When a report by the Ohio Consumers’ Counsel is titled “Everybody is Unhappy,” you can probably rest assured you are not going to like what the report has uncovered. But here are the numbers – Ohio’s 12.38 average cents per kilowatt hour being paid by Ohio consumers is some 25 percent higher than states like West Virginia and Louisiana. For example, West Virginians are paying 8.33 cents per kwh and Louisiana – 9.49. In fact, 32 other states have lower rates than Ohio.
The report opens with – “We now live in the Age of Electricity. In a manner similar to the previous Ages of Mankind, Stone, Bronze, Iron and Industrial, electricity is a key aspect of all our lives. It keeps us warm in the winter (even natural gas furnaces require a blower to distribute the air), makes the latitudes below the 35th parallel north habitable in the summer, and provides the current to keep our communications current. But increasingly all across Ohio, and indeed America, many are unhappy with the electrical system. Consumers, businesses, industrial users and even the investor owned utilities (IOUs) and their shareholders are unhappy.” And that’s just the opening paragraph.
The report says while some may suggest that pressures to increase the share of electricity generated by renewable sources are responsible for Ohio’s higher costs, it says, solar and wind generation currently produce less than two percent of Ohio’s electricity. It says Iowa, Colorado and North Dakota are heavily dependent on coal, like Ohio. Those states generate 29 percent, 11.5 percent and 17 percent respectively from wind, solar and related renewable resources, and all have cheaper electricity for consumers than Ohio.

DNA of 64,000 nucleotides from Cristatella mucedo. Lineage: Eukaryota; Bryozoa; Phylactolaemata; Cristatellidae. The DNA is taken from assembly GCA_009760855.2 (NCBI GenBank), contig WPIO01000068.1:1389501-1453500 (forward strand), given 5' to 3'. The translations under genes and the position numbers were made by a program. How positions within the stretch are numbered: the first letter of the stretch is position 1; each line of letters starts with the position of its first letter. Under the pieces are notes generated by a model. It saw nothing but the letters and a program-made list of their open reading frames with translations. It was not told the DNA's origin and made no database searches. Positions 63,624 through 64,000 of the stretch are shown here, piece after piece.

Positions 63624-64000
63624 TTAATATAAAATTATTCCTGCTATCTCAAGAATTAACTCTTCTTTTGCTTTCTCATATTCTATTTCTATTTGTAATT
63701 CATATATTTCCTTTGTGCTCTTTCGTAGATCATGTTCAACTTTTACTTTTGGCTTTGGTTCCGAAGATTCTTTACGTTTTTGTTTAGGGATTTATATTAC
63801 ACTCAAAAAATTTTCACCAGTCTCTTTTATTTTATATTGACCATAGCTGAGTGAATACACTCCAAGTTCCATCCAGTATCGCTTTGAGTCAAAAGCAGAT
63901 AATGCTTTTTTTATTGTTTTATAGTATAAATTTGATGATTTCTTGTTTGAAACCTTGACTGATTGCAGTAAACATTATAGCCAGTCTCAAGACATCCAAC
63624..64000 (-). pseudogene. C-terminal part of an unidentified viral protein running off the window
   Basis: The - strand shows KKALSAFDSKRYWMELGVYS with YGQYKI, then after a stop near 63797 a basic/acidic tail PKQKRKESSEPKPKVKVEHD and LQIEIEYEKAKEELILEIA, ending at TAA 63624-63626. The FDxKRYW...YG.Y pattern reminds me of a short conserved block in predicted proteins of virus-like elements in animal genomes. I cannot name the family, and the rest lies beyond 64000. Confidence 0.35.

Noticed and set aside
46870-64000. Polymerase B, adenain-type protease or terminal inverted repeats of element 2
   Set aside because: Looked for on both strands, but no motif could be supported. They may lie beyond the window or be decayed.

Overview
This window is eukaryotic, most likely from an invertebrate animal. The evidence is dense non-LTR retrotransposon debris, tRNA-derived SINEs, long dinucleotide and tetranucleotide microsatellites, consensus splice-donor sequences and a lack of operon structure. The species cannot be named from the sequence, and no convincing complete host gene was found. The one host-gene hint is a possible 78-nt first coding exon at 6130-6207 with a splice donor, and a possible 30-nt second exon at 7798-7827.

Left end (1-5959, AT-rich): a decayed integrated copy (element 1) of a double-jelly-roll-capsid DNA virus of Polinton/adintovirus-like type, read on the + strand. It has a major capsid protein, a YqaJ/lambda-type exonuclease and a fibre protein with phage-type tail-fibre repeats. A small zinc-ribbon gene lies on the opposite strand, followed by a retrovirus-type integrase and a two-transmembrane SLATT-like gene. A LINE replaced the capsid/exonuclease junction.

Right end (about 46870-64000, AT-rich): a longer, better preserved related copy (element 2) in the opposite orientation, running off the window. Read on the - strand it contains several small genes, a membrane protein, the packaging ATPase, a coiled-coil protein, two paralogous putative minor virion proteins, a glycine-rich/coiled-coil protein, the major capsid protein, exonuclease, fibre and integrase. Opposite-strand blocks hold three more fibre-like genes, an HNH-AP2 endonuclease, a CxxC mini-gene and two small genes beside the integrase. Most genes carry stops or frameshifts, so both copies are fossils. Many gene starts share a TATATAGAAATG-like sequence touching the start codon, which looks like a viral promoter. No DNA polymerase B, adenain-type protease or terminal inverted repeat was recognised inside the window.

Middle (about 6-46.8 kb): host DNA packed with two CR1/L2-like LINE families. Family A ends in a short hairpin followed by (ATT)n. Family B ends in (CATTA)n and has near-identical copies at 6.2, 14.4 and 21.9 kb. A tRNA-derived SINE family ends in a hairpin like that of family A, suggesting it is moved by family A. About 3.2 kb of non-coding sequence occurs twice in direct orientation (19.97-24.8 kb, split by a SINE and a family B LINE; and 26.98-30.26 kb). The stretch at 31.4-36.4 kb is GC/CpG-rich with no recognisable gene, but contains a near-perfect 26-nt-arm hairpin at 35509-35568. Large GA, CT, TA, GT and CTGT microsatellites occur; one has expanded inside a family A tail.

“For the past year, the Governing Board of the Ohio Consumers’ Counsel has been looking at the state of the investor-owned utilities’ (IOUs) electrical system for serving Ohioans,” Consumers’ Counsel says. “Nothing has been pre-conceived, and nothing has been off the table.”
The report goes on to say – “The mood of the country is anything but upbeat right now. And that mood is reflected in how the state of Ohio’s investor-owned electrical industry is viewed by customers and by the industry itself and others. First to the customers: thirty-two states have cheaper electricity for residential consumers than Ohio.”
So how to fix it, including for consumers? “First, there has to be a recognition of a problem; the problem is how we currently regulate this industry. There can be no other explanation as to why consumers’ electric costs are so very high when compared to all the gifts Ohio has inherited.”
The finding is that unfortunately the best tool in this case is yet another task force, but this time, the mere creation of it is an affirmation of the existence of the problem.
How much time do we have? Consumers’ Counsel says experts believe the system will start to show serious stresses by 2017, 2018 by the latest, so time is of the essence.
“Either we can take action or consumers will end up about as well off as the Aborigines did after Cook sailed to Australia. The proposed task force will not directly fix anything, but it will begin the process to get everyone to the table to at least admit there is a problem, and the problem should be solved jointly,” the report said.